Reports show that more than 17,000 Law Enforcement Agencies utilize tasers, and one of the more interesting case studies is that of the Warren, Michigan Police Department. One of the early adopters of the weapon, this police department dropped the taser from use by their officers after a tragic incident. Since then, they have seen no increase in police injuries or shootings, drawing into question the company claim of a safer alternative.

At a minimum, the film should instigate further debates on two key issues: the safety of the weapons, and the training techniques and best use for police officers. The key concern seems to be a direct hit to the chest area which can immediately impact the victim’s heart. It’s frightening to think that police could be Taser-dependent or Taser-happy in using a weapon that may not be safe. We see some fascinating video of macho tough-guy cops being dropped immediately by one second (or less) tasers, but it’s the events with multiple prolonged zaps that seem to cause the biggest concern. Again … this research is necessary and should be done immediately, given the widespread use of Tasers.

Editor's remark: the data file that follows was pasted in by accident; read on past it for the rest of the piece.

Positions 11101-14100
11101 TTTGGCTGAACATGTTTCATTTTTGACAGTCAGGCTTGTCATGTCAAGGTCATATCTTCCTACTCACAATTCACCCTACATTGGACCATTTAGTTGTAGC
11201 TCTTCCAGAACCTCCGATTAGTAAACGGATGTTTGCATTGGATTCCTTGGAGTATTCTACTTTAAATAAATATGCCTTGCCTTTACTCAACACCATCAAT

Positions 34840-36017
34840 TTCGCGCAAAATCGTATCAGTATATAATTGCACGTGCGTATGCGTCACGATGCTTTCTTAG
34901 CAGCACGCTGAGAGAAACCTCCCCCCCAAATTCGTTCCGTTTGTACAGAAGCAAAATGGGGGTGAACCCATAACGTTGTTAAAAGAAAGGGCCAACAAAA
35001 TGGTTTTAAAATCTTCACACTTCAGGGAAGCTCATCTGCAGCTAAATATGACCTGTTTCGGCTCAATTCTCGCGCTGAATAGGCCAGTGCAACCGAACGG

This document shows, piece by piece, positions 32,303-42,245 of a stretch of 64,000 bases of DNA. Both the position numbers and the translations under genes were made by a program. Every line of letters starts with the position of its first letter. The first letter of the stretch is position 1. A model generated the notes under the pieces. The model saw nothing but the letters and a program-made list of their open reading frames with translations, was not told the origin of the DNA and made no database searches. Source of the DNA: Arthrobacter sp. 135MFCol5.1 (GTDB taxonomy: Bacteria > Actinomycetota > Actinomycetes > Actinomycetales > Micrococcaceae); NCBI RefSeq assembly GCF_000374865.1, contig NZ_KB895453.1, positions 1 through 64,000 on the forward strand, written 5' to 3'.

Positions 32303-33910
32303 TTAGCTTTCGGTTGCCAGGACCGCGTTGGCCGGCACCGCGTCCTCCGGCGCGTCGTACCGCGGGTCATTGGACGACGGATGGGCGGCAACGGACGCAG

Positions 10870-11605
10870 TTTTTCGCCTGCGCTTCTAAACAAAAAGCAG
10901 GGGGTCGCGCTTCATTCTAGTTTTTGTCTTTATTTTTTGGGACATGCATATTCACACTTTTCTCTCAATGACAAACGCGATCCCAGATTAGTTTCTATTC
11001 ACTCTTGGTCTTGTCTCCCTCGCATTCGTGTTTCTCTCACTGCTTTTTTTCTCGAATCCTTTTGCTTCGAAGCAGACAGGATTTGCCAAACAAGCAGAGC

As a side note, Taser International is still in the taser business, but their biggest revenue source is now police body cameras. Say what you will, but the company is certainly opportunistic.

watch the trailer:



November 24, 2015

victor frankenstein Greetings again from the darkness. If a filmmaker is going to mess with the classics, there are two paths of creativity from which to choose: stay true to the original, or put a new spin on it. In this case, the classics in question are the nearly 200 year old novel from Mary Shelley (1818) and the nearly 85 year old movie from James Whale (1931). The filmmakers doing the messing are director Paul McGuigan (Lucky Number Slevin) and screenwriter Max Landis (son of director John). The spin they chose was (in theory) to tell the story from the perspective of Igor, the loyal assistant to Dr. Frankenstein.